Statutory Rape Charges And Defense In California

Statutory Rape Charges And Defense In California

by | May 28, 2019

Statutory rape charges are often more complex and nuanced than many people think. While the letter of the law may seem black and white at first glance, certain conditions and exceptions exist that can make a big difference. If you have been charged with statutory rape, your defense will depend heavily on the unique circumstances of your case.

Statutory rape in California is also what’s known as a “wobbler crime,” which means it can be charged as a felony or misdemeanor, depending on the circumstances.
 

Statutory Rape Laws

In California, it is illegal for an adult (someone 18 years or older) to have sex with someone under 18 years old. It doesn’t matter if the sex was consensual and/or initiated by the minor. If you are the adult, you will be charged with statutory rape.

The law is based on the underlying assumption that minors are incapable of giving informed consent for sexual activities. This premise is written into the statute, hence the term statutory rape.

It’s also important to understand that a prosecutor does not have to prove that any type of sexual assault or abuse occurred for you to be charged with statutory rape.
 

The “Romeo and Juliet” Exception

Named after Shakespeare’s play about two young lovers, the so-called “Romeo and Juliet” exception exists to prevent serious criminal charges against teenagers who engage in consensual sex with others close to their own age.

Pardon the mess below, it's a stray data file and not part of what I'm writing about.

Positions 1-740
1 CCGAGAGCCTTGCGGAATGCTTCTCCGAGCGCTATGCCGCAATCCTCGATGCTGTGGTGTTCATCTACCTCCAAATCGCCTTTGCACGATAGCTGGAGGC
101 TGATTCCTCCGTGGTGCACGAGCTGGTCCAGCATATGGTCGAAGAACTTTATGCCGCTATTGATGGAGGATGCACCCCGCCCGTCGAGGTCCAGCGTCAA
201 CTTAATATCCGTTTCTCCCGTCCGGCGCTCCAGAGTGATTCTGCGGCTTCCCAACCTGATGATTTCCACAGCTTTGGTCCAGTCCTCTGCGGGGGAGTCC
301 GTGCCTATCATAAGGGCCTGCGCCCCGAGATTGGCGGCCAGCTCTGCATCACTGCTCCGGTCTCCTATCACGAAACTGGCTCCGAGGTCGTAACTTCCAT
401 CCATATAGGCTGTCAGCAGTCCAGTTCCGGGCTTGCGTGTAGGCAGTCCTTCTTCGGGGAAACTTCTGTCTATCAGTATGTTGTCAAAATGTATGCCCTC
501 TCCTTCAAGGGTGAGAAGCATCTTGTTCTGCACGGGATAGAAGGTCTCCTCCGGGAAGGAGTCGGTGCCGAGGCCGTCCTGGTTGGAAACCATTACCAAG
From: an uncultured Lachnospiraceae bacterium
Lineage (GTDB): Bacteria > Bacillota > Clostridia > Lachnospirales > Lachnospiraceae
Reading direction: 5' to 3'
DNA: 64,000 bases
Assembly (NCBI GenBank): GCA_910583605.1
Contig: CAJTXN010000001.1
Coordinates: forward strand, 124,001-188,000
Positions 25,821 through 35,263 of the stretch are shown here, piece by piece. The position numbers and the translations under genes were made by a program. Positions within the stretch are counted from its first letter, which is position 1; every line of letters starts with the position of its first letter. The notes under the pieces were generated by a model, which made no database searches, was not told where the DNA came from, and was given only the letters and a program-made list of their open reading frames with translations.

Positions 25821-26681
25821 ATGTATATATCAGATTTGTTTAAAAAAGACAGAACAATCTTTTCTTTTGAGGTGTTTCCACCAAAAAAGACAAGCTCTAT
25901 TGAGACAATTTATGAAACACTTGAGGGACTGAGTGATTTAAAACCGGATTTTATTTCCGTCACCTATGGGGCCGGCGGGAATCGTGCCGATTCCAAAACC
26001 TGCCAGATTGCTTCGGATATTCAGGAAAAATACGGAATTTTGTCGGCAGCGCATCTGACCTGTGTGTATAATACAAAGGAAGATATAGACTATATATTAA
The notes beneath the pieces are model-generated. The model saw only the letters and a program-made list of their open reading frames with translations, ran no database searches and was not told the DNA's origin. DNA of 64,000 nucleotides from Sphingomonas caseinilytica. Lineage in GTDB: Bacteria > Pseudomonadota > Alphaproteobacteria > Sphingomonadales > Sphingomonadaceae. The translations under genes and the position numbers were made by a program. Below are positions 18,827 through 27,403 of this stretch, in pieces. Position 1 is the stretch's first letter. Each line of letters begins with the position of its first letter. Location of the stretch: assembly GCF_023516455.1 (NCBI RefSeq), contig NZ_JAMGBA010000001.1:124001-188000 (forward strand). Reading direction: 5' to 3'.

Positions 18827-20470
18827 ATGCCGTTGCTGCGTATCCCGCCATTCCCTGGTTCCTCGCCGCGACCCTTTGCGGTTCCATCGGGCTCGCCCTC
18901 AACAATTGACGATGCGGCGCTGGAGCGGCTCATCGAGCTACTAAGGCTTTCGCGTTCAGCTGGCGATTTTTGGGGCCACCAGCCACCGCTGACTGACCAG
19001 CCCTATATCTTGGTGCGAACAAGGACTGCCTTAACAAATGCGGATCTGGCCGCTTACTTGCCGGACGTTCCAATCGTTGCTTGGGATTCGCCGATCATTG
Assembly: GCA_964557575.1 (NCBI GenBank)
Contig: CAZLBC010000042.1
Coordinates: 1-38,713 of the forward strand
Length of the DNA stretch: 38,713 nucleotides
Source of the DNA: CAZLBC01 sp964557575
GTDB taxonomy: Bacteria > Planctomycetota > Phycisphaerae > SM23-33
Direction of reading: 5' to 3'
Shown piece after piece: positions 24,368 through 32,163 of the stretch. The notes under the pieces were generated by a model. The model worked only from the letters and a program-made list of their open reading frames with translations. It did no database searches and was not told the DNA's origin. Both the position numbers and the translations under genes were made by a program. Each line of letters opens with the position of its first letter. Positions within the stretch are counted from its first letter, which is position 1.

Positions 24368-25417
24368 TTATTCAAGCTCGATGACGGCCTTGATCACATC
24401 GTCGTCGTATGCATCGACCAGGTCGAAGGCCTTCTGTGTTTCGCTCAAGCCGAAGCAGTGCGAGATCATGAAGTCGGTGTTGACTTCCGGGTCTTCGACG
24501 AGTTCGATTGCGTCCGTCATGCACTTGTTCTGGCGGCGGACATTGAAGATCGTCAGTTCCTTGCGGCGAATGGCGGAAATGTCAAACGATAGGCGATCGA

In California, the Romeo and Juliet exemption applies to a minor and person who is three or fewer years older or younger. This exception only reduces potential charges from a felony to a misdemeanor. The conduct is still illegal but is rarely prosecuted in all but the most extreme circumstances.

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Penalties For Statutory Rape

Depending on the age of both parties involved and the exact nature of the relationship, statutory rape can be charged as either a misdemeanor or a felony.

If charged as a misdemeanor, punishment may include:

  • Probation
  • Fines up to $1,000
  • Up to a year in jail

If you are convicted of felony statutory rape, your punishment will be much more severe and can include:

Typically, the charges and potential punishments get more serious the younger the victim. For example, if the defendant is 21 or older, and the minor is under the age of 16, the penalties are likely to be most severe.
 

Statutory Rape Legal Defense

Generally speaking, there are two primary types of defense against charges of statutory rape:

1) Mistake of age: If you honestly and reasonably believed that the person you had sex with was over 18 at the time you had sex, you can’t be convicted under California statutory rape law.

2) False accusations: Statutory rape is, unfortunately, a type of crime that is often claimed out of anger, jealousy, or for revenge. It may even be claimed by the parent of a minor who is unhappy with the person his or her child is involved with.

If you are charged with statutory rape, no matter how close you and the victim may be, you should never try to explain your relationship to the police or a prosecutor before speaking with a criminal defense attorney.

For a free consultation about your case, please contact our offices today.

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